When someone dies, we are left with the overwhelming pain that their physical absence has left in our lives. Often, the typical way of coping or supporting people with this pain is to develop ways to find closure, move on, or let go.
But for many of us, we don’t want to let go. This person was in our lives for a reason. We loved them. We continue to love them. They fill our thoughts, whether we want them to or not. As time passes, we often try to suppress this person from our attention and our daily lives; imagining it is unhealthy or abnormal to dwell on them.
But what if we didn’t have to let go?
Although the pain of loss can be excruciating, it does not have to be the only experience after death.
“Death is an end of a life, not a relationship” (Morrie Schwarz)
As we go through the difficult process of grieving, I encourage people explore the ways their relationship with their loved one can continue.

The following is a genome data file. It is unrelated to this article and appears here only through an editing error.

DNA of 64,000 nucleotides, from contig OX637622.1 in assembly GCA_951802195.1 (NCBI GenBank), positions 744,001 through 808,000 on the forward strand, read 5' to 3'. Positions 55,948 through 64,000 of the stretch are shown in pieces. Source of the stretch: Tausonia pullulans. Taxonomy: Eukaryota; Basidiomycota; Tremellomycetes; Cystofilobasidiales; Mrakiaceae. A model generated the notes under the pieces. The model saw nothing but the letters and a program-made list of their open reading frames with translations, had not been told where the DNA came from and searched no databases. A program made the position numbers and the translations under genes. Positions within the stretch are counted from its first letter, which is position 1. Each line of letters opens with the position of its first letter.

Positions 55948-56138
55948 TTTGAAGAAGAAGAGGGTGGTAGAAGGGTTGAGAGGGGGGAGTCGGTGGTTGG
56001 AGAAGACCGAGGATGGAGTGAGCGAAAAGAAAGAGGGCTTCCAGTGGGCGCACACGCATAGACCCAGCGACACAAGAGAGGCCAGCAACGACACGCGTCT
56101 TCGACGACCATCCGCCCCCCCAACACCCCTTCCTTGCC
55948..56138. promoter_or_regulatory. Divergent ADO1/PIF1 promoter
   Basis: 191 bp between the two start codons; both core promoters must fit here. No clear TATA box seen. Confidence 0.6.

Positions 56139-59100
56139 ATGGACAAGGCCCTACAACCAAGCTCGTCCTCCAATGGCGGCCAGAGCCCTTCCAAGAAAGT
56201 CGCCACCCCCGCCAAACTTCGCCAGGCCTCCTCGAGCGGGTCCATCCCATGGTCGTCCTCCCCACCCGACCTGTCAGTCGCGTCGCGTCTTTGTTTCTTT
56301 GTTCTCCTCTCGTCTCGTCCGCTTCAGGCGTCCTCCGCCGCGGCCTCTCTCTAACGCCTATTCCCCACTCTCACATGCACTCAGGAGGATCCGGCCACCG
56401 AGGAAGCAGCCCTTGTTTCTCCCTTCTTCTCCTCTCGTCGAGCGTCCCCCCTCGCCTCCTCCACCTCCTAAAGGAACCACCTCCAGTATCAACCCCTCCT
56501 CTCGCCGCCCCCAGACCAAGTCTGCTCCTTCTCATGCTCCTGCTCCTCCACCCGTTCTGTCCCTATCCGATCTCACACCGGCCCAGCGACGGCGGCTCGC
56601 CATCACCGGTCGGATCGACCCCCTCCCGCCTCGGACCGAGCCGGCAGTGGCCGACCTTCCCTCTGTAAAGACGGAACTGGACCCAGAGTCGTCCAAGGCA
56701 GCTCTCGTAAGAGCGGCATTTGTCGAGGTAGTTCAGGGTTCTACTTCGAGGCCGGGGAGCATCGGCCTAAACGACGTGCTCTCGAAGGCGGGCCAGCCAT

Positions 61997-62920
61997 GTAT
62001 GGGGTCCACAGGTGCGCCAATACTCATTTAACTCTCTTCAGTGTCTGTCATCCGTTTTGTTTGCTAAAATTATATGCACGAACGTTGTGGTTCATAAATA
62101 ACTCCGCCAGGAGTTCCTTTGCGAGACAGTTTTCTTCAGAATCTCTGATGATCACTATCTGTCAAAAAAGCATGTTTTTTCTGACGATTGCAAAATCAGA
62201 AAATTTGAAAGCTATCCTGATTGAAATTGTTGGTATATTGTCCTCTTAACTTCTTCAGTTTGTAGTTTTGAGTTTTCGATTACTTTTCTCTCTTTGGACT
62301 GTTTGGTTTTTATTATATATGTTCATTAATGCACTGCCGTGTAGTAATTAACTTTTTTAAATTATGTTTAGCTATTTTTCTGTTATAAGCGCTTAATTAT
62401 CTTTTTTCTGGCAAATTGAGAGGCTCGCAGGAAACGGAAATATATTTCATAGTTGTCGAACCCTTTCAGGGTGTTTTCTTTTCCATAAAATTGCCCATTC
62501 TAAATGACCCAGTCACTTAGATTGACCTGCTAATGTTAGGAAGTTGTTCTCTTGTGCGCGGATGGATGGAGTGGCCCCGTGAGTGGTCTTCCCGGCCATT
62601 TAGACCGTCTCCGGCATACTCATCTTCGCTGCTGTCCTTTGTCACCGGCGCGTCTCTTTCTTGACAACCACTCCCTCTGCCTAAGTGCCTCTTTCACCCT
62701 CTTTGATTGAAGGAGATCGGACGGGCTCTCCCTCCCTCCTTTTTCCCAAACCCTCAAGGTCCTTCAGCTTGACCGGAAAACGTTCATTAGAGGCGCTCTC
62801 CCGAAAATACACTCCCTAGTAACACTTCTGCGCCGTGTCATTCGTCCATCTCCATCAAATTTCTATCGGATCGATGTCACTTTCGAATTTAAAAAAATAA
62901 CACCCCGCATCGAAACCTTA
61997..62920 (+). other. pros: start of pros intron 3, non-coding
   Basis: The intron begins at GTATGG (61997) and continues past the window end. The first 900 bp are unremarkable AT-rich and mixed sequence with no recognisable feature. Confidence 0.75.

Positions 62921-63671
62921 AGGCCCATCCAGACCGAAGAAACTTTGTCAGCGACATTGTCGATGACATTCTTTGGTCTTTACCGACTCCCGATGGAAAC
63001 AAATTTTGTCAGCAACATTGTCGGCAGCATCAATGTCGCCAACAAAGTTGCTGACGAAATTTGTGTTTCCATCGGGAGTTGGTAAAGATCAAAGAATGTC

When someone we love moves away, we miss them but we keep them close to us in our hearts. We may think of stories to tell them, ask for advice, imagine what they might say if they were here with us. We work to nurture our relationship with them through the means we have available, be it internet, letters or telephone.
Perhaps nurturing your relationship with the one who has died, through the means available such as stories, rituals, sharing and connecting consciously with that person, enables them to continue to be within you and keeps them alive in your heart.
Nothing can erase the pain of loss. With clients I explore what it means to grieve the death of a loved one but also what it means to keep a relationship with that loved one alive. We talk together to discover ways we can and already do maintain our loved ones close and how messages from society about "moving on" are not always helpful as we grieve. We explore the joy and comfort that can be found through keeping a loved one close instead of having to say good-bye while acknowledging the pain that comes when a loved one dies.